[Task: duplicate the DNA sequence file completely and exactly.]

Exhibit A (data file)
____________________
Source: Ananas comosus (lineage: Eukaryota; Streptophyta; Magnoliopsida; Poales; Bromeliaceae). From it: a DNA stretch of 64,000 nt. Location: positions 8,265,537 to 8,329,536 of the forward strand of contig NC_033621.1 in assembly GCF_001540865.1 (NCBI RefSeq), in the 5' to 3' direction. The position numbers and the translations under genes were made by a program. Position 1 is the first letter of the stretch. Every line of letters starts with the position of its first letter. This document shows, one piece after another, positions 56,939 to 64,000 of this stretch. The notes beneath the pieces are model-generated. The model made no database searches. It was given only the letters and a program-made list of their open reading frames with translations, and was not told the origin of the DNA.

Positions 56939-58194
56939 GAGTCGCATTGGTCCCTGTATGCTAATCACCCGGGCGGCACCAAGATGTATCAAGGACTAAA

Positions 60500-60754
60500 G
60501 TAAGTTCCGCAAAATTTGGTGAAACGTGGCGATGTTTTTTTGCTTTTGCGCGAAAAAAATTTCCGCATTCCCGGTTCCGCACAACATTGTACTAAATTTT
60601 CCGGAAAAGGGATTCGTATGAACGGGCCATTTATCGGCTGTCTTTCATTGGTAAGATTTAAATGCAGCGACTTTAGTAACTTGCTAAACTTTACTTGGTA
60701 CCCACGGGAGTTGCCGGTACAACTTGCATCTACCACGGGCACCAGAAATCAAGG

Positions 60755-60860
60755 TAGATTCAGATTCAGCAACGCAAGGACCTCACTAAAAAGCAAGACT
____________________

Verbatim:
Source: Ananas comosus (lineage: Eukaryota; Streptophyta; Magnoliopsida; Poales; Bromeliaceae). From it: a DNA stretch of 64,000 nt. Location: positions 8,265,537 to 8,329,536 of the forward strand of contig NC_033621.1 in assembly GCF_001540865.1 (NCBI RefSeq), in the 5' to 3' direction. The position numbers and the translations under genes were made by a program. Position 1 is the first letter of the stretch. Every line of letters starts with the position of its first letter. This document shows, one piece after another, positions 56,939 to 64,000 of this stretch. The notes beneath the pieces are model-generated. The model made no database searches. It was given only the letters and a program-made list of their open reading frames with translations, and was not told the origin of the DNA.

Positions 56939-58194
56939 GAGTCGCATTGGTCCCTGTATGCTAATCACCCGGGCGGCACCAAGATGTATCAAGGACTAAA

Positions 60500-60754
60500 G
60501 TAAGTTCCGCAAAATTTGGTGAAACGTGGCGATGTTTTTTTGCTTTTGCGCGAAAAAAATTTCCGCATTCCCGGTTCCGCACAACATTGTACTAAATTTT
60601 CCGGAAAAGGGATTCGTATGAACGGGCCATTTATCGGCTGTCTTTCATTGGTAAGATTTAAATGCAGCGACTTTAGTAACTTGCTAAACTTTACTTGGTA
60701 CCCACGGGAGTTGCCGGTACAACTTGCATCTACCACGGGCACCAGAAATCAAGG

Positions 60755-60860
60755 TAGATTCAGATTCAGCAACGCAAGGACCTCACTAAAAAGCAAGACT